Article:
Several desk designs have been derived in an effort to obtain additional working space on top of a desk. Typical of such attempts is U.S. Pat. No. Des. 161,959 issued to Park on Feb. 13, 1951 and U.S. Pat. No. Des. 57,075 issued to Fox on Feb. 8, 1921. Park provides a raised countertop above and to the rear of the desk top working surface. This raised counter is suitable for storage of books and papers but is not readily accessible as a working space to the user of the desk. Its availability, however, does permit the user to preserve handy access to various papers, books, catalogs and the like while leaving the working surface of the desk open and available. The working surface of the desk top, however, appears to be at conventional desk top height and would therefore be at an inconvenient height for use with a keyboard machine or the like. The Fox design modifies a conventional desk by mounting thereon a tee-shaped counter above the conventional desk top working surface. It would appear that this modification would make the desk awkward for one attempting to sit at the desk in the conventional manner. The raised countertop above the knee hole section is significantly higher than conventional desk tops. The desk top working surface to either side of the raised counter, that is to the left and the right of the knee hole space, is unavailable since there is no knee space beneath these surfaces. The conventional desk top work surface above the knee hole space is not available to the seated user except for the possible storage of paper or the like.
None of the known prior art permits the use of a manually operated device such as a computer keyboard terminal without sacrificing desk top working space.
It is therefore an object of the present invention to provide a computer desk which preserves desk top work space while providing for support of and usable access to a computer keyboard terminal.
It is a further objective of the invention to provide a computer desk which will support a computer keyboard terminal at a convenient working height for a user seated at such desk while preserving the desk top working space undiminished by the computer keyboard terminal.
It is a specific objective of the invention to provide a computer desk which makes efficient use of the desk top work space, which desk may be utilized for the support of computer devices in an efficiently useful, eye appealing arrangement.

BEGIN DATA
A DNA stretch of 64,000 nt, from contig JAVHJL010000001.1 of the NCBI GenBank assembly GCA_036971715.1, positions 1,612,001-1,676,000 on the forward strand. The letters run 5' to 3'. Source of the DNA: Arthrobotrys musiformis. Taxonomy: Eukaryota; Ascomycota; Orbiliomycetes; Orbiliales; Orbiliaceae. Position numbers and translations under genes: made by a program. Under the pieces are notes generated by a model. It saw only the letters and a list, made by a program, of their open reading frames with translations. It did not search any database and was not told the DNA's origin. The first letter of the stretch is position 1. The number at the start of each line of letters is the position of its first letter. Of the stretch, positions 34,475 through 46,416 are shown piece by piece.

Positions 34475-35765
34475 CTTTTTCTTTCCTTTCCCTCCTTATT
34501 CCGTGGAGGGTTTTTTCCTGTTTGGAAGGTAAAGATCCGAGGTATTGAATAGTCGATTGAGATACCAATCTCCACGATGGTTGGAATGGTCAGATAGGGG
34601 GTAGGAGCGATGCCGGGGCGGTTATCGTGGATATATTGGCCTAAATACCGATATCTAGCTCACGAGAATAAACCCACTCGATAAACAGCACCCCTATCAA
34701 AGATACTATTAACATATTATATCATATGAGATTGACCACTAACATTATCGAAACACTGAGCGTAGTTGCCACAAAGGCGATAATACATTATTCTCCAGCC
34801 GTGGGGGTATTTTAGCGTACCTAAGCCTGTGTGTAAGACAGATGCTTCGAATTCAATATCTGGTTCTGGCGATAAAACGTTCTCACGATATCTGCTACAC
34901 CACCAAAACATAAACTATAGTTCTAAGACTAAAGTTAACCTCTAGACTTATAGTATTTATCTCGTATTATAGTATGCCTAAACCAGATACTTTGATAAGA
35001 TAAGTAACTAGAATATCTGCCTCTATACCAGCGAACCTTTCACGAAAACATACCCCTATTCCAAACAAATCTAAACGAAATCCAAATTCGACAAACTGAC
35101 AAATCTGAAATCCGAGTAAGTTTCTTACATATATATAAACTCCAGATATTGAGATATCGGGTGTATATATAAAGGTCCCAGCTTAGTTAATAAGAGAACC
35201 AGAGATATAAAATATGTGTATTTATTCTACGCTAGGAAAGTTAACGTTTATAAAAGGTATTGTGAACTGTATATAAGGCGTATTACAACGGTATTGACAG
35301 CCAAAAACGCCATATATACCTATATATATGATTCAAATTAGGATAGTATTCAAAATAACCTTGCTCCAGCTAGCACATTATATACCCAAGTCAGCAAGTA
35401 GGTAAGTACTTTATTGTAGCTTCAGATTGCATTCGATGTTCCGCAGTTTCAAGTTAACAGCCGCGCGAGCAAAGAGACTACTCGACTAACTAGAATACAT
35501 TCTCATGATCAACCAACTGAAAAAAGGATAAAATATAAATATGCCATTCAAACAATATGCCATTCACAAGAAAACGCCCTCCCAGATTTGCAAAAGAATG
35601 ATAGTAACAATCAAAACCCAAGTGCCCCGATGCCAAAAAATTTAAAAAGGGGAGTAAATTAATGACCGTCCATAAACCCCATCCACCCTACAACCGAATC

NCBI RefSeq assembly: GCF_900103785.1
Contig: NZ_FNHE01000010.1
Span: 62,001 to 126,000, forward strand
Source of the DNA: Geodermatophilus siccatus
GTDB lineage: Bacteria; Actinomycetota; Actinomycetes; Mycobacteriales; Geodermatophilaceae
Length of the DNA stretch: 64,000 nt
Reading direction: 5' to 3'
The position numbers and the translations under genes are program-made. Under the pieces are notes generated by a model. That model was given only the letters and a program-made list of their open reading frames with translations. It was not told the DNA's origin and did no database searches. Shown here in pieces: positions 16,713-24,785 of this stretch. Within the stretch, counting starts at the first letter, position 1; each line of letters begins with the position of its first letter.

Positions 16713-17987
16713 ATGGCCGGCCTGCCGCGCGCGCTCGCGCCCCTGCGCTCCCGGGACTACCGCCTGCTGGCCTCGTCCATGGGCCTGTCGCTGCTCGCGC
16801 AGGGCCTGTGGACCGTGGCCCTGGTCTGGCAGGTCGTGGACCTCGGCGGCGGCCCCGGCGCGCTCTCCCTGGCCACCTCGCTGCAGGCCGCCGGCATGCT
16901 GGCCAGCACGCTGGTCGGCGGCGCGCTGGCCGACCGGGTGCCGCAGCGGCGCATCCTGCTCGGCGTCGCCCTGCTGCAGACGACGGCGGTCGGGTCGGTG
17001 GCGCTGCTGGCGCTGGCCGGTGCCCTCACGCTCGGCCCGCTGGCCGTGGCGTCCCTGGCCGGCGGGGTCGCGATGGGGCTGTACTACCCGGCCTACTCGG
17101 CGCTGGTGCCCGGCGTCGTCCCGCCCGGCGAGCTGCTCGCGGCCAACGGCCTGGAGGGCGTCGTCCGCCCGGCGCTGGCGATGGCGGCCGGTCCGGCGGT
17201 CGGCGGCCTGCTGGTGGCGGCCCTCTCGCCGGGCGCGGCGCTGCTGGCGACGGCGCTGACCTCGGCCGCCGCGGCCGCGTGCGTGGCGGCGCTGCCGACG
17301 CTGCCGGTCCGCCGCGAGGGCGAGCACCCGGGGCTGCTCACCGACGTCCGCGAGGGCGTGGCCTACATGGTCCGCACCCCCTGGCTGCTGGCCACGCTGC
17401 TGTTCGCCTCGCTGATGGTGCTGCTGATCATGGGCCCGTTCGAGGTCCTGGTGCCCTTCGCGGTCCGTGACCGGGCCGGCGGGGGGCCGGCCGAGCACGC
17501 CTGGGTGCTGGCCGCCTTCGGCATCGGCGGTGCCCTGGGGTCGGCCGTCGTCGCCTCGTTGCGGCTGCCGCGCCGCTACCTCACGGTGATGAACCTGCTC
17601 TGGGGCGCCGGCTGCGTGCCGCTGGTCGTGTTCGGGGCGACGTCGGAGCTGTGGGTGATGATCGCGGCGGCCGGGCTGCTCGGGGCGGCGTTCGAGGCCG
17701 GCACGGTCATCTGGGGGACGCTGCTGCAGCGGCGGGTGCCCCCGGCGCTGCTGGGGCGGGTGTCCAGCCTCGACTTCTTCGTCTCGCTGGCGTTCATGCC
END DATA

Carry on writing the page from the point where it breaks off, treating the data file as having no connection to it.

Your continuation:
A computer desk is disclosed which permits the use of a computer keyboard terminal while preserving desk top working space. The computer desk is comprised of a desk top work surface and means for fully supporting a computer keyboard terminal immediately below said desk top work surface. The support means is such as to provide convenient, usable access to a keyboard terminal so supported. The means for supporting a keyboard terminal immediately below the desk top work surface is comprised of a support surface which is coupled below the desk top work surface a distance sufficient to provide space between the two surfaces for a computer keyboard. The edge of the support surface is advanced toward the user seated at the computer desk so that the keys on the keyboard are in a convenient location to be seen and manually manipulated by a user seated at the desk. A preferred embodiment of the computer desk provides an extension of the support surface to one side of the user. This extended support surface permits additional computer peripheral devices be utilized with the computer desk while still preserving the desk top working space. Storage means are provided beneath the desk top work surface and the support surfaces at either side of the knee hole space provided for a user of the desk to provide storage for materials and devices useful to such a user. Where the extended support surface is utilized to support a computer printer terminal, such storage means may be utilized to provide active storage for paper being used by said computer printer terminal.
In a preferred embodiment of the invention, means are provided for easy passage of wiring from the computer devices supported by said computer desk to electrical outlets. Such easy passage of wiring is especially desirable when the desk is placed flush with the wall of the room in which the desk is located.
FIG. 1 illustrates the prior art utilization of a conventional desk as the support means for computer terminal equipment.
FIG. 2 is a perspective view of the two principle surfaces comprising the invention: the desk top work surface and the computer support surface.
FIG. 3 is a plan view of the top of the two surfaces depicted in FIG. 2 illustrating the extension of the support surface toward the user so as to permit ready access to the keyboard of computer keyboard terminal devices supported on the support surface.